In this edition of Real Florida Divorce Cases, we examine the appellate case Raton v. Wallace, 207 So.3d 978 (Fla. 5th DCA 2016). From this case, we learn about attorney’s fee awards and the standard for contempt proceedings.
On appeal, the former husband challenged two issues; (1) that the trial court erred in awarding the former wife attorney’s fees related to his motion for contempt and (2) that the trial court should have found the former wife in contempt because she changed the children’s therapist.
As to the attorney’s fee issue, the appellate court dismissed this portion of the former husband’s appeal because the amount of fees had not yet been determined by the trial court. According to Florida law, an order awarding attorney’s fees in an amount to be later determined is not an appealable order.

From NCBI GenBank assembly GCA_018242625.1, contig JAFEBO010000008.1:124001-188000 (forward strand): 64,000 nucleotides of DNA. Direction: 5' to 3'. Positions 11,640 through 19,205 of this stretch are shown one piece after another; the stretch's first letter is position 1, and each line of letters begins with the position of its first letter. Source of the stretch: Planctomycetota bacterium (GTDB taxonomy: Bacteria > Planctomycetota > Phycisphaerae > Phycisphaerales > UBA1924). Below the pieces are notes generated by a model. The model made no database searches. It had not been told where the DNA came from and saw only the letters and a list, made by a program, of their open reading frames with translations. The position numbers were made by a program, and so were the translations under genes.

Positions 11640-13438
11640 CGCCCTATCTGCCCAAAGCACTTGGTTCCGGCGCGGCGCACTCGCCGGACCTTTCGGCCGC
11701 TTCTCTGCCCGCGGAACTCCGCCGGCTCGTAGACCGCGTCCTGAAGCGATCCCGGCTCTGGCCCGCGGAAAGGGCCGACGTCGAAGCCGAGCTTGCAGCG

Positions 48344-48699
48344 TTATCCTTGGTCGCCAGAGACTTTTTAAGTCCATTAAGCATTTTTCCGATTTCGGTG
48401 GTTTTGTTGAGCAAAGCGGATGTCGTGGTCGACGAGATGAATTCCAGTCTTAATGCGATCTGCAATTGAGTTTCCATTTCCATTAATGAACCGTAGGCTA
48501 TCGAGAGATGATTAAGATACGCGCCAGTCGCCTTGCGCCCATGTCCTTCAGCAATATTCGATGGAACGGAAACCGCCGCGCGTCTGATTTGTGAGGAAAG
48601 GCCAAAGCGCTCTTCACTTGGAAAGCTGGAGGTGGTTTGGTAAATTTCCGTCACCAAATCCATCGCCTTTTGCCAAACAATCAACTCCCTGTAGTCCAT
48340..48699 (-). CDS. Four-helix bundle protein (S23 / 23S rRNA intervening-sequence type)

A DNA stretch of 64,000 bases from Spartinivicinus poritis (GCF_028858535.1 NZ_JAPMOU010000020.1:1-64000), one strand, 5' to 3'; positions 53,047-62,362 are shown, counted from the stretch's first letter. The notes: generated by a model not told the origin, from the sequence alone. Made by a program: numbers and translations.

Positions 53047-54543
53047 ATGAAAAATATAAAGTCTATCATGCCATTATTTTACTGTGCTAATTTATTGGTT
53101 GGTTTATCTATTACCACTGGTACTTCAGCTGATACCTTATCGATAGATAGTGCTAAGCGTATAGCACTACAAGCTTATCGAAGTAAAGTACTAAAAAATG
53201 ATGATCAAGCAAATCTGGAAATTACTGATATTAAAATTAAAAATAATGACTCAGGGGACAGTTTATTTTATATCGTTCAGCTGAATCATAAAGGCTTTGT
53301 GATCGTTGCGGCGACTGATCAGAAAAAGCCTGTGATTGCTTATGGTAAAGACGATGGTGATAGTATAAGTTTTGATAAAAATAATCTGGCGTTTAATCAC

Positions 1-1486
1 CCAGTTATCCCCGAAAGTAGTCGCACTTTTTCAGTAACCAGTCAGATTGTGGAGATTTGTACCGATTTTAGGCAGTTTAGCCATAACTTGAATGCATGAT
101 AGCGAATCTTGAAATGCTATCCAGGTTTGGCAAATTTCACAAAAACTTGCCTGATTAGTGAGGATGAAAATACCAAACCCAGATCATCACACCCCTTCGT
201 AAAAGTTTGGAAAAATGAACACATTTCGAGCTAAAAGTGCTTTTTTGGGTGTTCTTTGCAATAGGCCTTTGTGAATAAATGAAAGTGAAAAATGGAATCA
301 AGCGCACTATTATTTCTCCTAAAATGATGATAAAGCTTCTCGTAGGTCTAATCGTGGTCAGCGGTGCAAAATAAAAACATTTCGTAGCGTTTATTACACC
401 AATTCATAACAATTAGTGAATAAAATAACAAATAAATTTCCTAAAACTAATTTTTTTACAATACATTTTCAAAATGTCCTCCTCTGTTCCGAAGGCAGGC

With respect to the second issue raised by the former husband, the appellate court reviewed the language of the parties’ marital settlement agreement which stated the children were to attend counseling with a named doctor. When the former wife relocated, attending therapy with that specific doctor became impractical so she made arrangements for them to see another therapist closer to her new location.
In holding that the trial court made no error in denying the former husband’s motion for contempt, the appellate court cited the fact that the parties’ agreement did not state the original doctor was the only acceptable therapist, nor did it specify how long the children were to see that specific doctor. Therefore, the former wife was in compliance with the spirit of the agreement.
This case illustrates how important it is to have the right wording in your agreement to convey your intent. Having a Miami divorce lawyer draft your settlement agreement may help ensure that you have enforceable terms.